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The mos2 melting point is the temperature at which molybdenum disulfide (MoS2) crystals melt. This is an important property to consider when designing optoelectronic devices such as photodetectors, FETs, sensors and valleytronics.
Unlike most materials, the mos2 melting point is determined by the band structure of each layer. This can significantly affect the optical properties of a monolayer, which can be a huge advantage when developing photodetectors, optoelectronic devices and sensors with large fields of view, such as those operating in the visible region.
It is therefore important to know how to synthesise molybdenum disulfide at a low cost and high quality. There are a number of different methods that can be used to obtain MoS2 in the form of thin films, including mechanical exfoliation, liquid exfoliation and physical vapour deposition.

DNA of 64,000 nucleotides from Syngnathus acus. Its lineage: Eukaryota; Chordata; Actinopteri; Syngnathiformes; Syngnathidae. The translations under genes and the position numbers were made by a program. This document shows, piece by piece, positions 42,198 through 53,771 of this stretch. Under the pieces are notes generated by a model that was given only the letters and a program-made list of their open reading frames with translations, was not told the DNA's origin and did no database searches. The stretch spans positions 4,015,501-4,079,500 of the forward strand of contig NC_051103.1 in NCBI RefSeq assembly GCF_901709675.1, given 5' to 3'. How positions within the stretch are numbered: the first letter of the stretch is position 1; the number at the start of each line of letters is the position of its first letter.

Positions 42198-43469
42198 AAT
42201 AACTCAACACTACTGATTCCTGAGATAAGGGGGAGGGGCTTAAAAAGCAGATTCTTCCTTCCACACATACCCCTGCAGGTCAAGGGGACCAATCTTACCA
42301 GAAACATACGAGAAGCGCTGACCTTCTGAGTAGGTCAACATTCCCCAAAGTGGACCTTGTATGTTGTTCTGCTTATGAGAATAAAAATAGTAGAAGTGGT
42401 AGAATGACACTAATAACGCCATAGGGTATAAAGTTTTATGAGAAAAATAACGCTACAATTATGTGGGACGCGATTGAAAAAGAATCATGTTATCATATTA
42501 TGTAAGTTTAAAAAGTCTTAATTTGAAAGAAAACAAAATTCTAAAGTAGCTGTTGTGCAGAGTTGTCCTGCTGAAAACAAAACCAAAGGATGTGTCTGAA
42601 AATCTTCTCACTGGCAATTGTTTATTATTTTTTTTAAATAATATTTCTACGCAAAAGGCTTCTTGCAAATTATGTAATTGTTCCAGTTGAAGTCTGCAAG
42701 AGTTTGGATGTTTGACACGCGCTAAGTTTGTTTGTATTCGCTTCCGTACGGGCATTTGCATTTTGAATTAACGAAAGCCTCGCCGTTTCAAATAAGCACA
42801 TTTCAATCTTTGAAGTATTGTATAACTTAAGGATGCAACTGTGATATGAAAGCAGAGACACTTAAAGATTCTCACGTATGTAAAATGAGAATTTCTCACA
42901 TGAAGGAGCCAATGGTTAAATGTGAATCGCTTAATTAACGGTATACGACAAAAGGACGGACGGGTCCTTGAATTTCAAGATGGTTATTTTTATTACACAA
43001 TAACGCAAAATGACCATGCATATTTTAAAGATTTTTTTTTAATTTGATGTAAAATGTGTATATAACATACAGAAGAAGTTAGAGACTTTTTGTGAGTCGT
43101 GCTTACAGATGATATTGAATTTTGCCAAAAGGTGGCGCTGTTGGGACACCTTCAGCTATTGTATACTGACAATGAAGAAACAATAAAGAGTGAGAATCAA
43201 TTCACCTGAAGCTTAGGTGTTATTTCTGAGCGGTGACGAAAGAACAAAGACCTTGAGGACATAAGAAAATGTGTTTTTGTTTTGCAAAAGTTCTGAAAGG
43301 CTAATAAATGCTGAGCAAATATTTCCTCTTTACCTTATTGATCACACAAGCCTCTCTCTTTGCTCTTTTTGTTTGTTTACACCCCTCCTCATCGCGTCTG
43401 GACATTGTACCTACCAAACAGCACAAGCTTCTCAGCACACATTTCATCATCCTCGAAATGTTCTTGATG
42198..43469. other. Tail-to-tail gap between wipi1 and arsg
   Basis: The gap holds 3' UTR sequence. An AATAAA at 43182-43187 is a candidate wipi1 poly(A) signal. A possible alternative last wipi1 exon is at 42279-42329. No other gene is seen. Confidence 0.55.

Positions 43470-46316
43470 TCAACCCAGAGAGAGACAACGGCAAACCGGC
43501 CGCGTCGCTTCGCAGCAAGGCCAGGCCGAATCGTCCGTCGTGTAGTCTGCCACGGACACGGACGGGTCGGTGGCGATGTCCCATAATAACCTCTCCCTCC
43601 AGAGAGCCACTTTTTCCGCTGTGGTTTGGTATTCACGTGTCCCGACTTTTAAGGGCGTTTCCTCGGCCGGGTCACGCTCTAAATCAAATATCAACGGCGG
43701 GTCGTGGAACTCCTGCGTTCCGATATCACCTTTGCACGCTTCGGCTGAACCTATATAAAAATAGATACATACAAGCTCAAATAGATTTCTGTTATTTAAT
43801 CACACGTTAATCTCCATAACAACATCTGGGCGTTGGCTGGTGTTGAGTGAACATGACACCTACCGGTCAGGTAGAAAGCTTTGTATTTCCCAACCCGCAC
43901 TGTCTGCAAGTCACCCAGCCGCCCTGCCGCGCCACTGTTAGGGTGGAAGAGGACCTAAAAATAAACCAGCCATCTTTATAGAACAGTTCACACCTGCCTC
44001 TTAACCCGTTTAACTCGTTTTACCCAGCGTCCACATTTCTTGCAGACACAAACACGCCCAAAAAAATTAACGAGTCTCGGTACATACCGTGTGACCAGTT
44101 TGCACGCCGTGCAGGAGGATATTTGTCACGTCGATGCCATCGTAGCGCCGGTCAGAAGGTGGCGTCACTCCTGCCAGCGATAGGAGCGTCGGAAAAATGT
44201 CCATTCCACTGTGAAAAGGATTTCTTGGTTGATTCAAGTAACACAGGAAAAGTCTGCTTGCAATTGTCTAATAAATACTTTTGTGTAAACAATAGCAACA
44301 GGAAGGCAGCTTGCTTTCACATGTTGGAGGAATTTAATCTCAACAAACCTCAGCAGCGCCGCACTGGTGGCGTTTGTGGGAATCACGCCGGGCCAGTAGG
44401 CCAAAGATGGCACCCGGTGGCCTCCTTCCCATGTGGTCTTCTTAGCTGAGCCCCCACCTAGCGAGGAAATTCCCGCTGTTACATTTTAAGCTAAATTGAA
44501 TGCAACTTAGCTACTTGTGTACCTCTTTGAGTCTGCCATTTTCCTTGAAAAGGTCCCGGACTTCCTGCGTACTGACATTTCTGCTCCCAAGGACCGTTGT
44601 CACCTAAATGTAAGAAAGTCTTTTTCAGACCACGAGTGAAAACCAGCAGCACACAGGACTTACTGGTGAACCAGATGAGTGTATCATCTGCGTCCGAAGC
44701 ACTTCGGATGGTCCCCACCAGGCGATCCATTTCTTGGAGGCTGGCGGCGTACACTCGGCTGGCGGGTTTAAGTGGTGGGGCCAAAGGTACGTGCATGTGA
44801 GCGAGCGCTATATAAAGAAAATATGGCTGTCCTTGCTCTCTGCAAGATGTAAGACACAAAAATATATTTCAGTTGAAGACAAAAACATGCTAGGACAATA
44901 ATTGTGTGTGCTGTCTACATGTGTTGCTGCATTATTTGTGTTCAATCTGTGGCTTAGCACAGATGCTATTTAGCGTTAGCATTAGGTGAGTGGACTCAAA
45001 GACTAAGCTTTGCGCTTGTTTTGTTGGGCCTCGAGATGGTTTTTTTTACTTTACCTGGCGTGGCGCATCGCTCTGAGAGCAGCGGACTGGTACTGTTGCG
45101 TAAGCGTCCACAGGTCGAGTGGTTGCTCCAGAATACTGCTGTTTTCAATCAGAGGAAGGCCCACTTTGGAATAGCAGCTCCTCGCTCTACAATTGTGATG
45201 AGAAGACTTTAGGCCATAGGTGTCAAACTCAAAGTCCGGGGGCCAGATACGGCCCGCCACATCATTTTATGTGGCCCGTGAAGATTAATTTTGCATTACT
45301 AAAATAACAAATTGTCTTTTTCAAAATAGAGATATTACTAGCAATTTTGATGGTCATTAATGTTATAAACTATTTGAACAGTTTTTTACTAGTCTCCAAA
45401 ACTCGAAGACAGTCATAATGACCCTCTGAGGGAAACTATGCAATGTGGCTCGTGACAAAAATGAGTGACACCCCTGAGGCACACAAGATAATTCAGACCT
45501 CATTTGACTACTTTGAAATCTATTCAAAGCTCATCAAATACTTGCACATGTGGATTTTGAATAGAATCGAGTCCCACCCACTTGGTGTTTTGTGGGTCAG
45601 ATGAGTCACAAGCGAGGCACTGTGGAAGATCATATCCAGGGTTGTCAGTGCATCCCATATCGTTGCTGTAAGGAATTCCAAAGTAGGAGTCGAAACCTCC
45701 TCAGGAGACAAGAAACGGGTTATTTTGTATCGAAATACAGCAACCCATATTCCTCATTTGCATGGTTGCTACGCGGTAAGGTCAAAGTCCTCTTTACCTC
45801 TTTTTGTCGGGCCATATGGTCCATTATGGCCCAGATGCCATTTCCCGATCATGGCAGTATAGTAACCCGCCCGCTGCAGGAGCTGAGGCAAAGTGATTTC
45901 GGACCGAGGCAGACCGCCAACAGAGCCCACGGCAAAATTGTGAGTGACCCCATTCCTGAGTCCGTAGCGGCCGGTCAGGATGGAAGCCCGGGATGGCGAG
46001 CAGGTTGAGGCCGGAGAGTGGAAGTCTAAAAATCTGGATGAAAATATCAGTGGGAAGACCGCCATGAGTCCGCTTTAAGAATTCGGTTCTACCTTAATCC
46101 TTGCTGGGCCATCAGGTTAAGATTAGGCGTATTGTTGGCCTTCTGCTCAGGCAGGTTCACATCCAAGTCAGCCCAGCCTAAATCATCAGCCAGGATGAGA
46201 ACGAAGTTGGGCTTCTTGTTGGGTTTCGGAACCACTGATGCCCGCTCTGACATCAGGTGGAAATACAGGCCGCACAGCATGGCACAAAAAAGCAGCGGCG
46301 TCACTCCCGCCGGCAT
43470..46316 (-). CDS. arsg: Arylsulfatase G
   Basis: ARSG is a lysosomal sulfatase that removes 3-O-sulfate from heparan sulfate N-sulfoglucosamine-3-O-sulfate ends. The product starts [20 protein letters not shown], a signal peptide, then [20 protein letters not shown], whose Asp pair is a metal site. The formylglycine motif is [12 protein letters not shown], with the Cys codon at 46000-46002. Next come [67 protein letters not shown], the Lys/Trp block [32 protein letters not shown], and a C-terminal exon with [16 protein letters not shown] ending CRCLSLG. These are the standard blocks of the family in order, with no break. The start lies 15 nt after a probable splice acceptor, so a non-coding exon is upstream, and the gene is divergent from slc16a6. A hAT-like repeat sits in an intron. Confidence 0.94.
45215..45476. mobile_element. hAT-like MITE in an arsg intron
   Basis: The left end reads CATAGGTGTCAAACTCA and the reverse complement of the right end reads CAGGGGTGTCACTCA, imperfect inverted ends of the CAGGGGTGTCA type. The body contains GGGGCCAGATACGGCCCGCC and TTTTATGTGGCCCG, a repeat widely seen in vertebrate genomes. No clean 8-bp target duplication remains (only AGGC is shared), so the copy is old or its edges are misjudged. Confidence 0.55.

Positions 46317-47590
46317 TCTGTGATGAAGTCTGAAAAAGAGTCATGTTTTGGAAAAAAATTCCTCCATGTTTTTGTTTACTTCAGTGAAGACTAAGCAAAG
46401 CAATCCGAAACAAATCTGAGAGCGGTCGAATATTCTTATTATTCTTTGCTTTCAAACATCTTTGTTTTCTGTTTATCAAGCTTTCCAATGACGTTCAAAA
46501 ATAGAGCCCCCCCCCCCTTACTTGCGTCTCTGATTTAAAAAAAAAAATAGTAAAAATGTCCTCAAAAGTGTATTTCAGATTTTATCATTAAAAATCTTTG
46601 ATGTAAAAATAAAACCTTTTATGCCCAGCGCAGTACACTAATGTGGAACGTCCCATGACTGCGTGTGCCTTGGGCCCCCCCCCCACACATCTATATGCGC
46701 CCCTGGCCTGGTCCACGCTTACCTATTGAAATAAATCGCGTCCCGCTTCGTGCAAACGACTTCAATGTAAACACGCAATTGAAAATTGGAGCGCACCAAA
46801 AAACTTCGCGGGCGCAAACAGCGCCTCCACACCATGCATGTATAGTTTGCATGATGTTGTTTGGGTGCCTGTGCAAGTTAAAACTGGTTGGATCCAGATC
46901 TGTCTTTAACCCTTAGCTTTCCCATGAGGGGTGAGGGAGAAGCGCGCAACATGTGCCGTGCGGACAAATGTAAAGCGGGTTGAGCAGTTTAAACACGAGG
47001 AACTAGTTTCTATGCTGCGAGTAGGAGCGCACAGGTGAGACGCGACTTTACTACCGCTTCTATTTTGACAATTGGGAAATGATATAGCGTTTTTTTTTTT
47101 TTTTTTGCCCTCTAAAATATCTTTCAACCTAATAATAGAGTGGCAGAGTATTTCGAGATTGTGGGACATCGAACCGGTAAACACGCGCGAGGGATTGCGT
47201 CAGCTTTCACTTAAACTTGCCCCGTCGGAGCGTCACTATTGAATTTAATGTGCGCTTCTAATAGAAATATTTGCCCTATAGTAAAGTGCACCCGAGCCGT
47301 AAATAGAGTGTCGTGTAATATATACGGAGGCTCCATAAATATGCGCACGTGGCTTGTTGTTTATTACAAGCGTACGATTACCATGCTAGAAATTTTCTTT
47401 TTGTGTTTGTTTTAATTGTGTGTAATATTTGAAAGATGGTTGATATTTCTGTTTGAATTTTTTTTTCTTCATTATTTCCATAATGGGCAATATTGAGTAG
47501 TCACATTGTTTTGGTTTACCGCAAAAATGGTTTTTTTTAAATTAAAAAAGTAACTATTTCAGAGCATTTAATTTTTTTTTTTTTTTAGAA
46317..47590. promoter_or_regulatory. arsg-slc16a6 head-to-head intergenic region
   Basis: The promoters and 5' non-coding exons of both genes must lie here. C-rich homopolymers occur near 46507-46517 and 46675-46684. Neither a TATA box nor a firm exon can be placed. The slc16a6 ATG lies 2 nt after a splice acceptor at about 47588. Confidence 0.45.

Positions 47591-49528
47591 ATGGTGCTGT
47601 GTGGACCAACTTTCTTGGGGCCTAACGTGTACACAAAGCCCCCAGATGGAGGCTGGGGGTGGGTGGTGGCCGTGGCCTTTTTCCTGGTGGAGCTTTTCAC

In general, mechanical exfoliation involves the use of a sticky tape that is rubbed out and then shifted on a substrate covered with MoS2 flakes. This method has a low yield but is simple and cheap to use for lab applications. Alternatively, liquid exfoliation can be performed by adding a chemical compound to MoS2 and stirring, bubbling or grinding it in water. However, the pyrophoric nature of liquid exfoliation may limit its scalability for producing large area layers. Sonication is another alternative that uses ultrasound emitted by a probe to peel MoS2 layers. The technique has the potential to be a simple and scalable method that produces large area crystalline layers that have high optical properties comparable to those obtained using other top-down synthesis methods.